The Labour Ministry is watching carefully for any increase in the number of employee layoffs in the wake of Tuesday's nationwide implementation of the Bt300 daily minimum wage. Pakorn Amornchewin, director-general of the Department of Welfare and Labour
The department has ordered officials to keep a close watch on the employment situation in 29 provinces that have seen relatively large salary adjustments, including Tak, Surin, Nan, Si Sa Ket and Phayao. About 4,000 enterprises will be visited each month. Staff will report to the department on any significant impacts caused by the wage increase.
The government raised the minimum daily wage in seven provinces last April. The measure has affected various industries including garments, finished apparel, and furniture made from rubberwood (wood from the Para rubber tree), and caused more than 1,700 workers to lose their jobs so far.
Pakorn said that according to the latest information submitted to the department, between April 1 and December 25, 57 companies went out of business because of a range of factors, costing a total of 7,063 jobs. Twelve of these folded companies, accounting for 2,524 of the lost jobs, cited the impact of the economic problems in Europe; five cited the impact of the higher minimum wage, costing 1,762 jobs; and 40 firms accounting for 2,777 jobs cited other negative factors such as accumulated losses.
Boonchai Chokwatana, president of Sahapathanapibul, the manufacturing and trading arm of Saha Group, said the January 1 nationwide minimum-wage hike would particularly affect manufacturers that are labour-intensive and export-oriented, as they are sensitive to competition from other countries.
His firm, however, is relatively well positioned to deal with the change.
“At Sahapathanapibul, we face less impact from the minimum-wage increase as we have installed automated machinery as part of our manufacturing process. Additionally, the government has compensated the private sector in the form of reduced corporate income tax from 30 per cent to 23 per cent, and that will lessen the impact of the-minimum wage hike,” he said.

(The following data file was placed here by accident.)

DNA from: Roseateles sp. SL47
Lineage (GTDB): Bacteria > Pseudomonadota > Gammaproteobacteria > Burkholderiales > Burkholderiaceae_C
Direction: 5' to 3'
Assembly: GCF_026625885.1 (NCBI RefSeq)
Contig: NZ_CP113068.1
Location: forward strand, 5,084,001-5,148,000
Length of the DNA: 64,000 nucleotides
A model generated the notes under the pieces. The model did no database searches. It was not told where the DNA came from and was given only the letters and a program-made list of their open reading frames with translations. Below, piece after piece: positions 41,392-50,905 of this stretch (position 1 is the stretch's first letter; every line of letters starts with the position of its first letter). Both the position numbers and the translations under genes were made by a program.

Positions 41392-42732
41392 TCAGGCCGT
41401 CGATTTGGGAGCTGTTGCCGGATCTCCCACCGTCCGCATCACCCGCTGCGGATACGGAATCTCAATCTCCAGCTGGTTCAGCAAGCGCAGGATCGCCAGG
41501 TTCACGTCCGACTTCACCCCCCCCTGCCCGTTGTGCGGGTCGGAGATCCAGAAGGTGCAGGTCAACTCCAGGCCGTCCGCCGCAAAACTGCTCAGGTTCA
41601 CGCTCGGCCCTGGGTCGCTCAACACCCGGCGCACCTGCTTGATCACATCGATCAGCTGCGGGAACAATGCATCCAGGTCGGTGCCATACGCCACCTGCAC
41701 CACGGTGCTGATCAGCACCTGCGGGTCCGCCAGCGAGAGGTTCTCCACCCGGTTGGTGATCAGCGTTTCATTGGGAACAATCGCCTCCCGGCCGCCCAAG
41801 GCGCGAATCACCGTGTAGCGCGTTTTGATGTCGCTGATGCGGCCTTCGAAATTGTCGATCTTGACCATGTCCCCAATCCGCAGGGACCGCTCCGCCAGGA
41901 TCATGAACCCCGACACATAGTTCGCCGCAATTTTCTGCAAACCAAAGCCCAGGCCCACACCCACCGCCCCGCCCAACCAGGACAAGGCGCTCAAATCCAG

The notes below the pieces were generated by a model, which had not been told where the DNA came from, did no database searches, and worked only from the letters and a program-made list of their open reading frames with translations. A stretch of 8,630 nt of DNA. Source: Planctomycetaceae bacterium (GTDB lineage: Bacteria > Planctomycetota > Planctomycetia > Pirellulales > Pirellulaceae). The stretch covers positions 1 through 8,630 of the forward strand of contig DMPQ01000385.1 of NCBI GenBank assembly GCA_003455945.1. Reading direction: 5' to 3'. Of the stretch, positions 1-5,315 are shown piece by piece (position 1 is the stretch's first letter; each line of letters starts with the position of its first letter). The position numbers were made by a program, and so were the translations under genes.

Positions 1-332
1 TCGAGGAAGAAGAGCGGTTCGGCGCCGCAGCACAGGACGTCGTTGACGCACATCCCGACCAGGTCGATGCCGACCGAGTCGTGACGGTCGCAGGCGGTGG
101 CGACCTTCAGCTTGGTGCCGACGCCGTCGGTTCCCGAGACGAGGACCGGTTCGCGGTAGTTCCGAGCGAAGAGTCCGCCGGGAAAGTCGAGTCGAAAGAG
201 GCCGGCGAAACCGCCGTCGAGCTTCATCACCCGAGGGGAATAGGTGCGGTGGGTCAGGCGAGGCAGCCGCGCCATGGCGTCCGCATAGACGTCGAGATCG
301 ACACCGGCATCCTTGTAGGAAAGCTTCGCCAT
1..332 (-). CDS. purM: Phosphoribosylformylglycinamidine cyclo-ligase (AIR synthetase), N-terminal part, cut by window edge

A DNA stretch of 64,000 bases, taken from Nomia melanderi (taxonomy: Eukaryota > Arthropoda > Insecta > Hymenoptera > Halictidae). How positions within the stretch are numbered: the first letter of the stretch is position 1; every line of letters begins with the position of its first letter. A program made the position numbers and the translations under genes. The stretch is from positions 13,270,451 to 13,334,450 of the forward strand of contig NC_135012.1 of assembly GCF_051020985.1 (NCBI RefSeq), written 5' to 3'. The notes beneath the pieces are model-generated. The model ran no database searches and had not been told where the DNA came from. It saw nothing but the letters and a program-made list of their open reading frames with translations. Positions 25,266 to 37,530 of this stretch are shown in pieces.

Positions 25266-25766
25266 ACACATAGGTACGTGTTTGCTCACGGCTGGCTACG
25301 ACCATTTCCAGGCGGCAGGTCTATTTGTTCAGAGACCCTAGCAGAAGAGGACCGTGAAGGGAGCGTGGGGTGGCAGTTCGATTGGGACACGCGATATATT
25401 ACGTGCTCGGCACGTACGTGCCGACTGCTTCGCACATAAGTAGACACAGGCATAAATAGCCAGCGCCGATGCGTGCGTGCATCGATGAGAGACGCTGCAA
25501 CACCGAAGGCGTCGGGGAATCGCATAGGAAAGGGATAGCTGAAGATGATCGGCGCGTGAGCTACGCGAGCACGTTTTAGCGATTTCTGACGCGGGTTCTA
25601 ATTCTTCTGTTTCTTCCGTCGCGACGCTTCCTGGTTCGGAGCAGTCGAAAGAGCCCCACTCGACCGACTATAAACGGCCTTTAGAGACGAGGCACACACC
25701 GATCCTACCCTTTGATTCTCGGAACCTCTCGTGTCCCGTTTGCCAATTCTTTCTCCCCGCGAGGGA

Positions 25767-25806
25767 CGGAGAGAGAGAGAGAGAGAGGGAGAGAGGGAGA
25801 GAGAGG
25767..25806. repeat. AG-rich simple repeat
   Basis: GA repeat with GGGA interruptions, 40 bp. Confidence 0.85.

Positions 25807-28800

Asdaluck Intarakamhaeng Na Ratchasima, director of the Nakhon Ratchasima Provincial Labour Protection and Welfare Office, said the province’s 32 districts were home to about 8,452 businesses employing more than 200,000 people. About 4,818 operators, including retail and wholesale businesses, hotels, restaurants and food shops, run smaller businesses employing fewer than 100 people. These firms, which employ a total of 42,107 workers, are seen as being put at risk by the wage increase.
According to Tawisant Lonanurak, secretary of the Thai Chamber of Commerce, Northeastern region, only 15 per cent of the businesses in the region are big factories with the capability to comply with the minimum-wage hike. Another 80 per cent, mostly small and medium-sized enterprises, may face problems and could be forced to lay off employees and delay new employment, Tawisant said.
Boontham Tipplasong, chairman of the Chiang Rai Chamber of Commerce, said the Bt300 daily wage would certainly have a big impact on businesses in that province, most of which are SMEs.
“The wage hike will definitely damage Thai enterprises’ competitiveness, especially that of SMEs in the provinces. Production costs for Thai manufacturers will rise, while the Asean Economic Community [AEC, to be launched in 2015] will allow the free flow of goods, with goods from other Asean countries and China being much cheaper than Thai products,” Boontham said. The chamber has consistently fought to hold down labourers’ pay.
The impact of the nationwide wage increase is expected to be felt in the first or second quarter of this year.
Some SMEs in Chiang Rai will likely have to close down, Boontham said, adding that while the wage increase would boost people’s incomes, it would not benefit consumers, as their cost of living would also increase.
Narong Kongprasert, chairman of the Chiang Mai Chamber of Commerce, said most enterprises would find it hard to meet their employment costs and would need to find ways to reduce operating costs this year.
Enterprises will consider layoffs as a final option if their adjustment plans don’t work, Narong said.
He said some employers had changed their employment contracts to pay workers daily rather than monthly to reduce their labour costs. Some have increased their production efficiency; outsourced production to subcontractors to reduce staff levels; and increased retail prices to ensure they will be able to survive the impact of the wage hike.
Narong said tourism operators would be hit hardest by the wage increase as they are so dependent on human resources. Some businesses such as SMEs in the garment industry may also be forced to lay off labourers this year if they cannot shoulder the higher costs, he added.
Kriangkrai Danchaivichit, chairman of the Ayutthaya Chamber of Commerce, said local enterprises in all sectors, including agriculture, tourism and manufacturing, would be hit hard by the higher minimum, as they have only just recovered from 2011’s disastrous flooding.
“We [business operators] believe that although the wage-increase policy will encourage more spending, most of this additional income would benefit the modern trade sector. The government needs to come up with effective measures to relieve the impact of this policy,” he said.
On Sunday, Veena Garment, a factory that had produced lingerie in Wihan Daeng district of Saraburi province for more than 10 years, shut down citing the impact of having to pay its workers more. The closure affected more than 200 people working for the company. Many employees yesterday gathered in front of City Hall to protest against the move by the company, which closed down without informing employees in advance.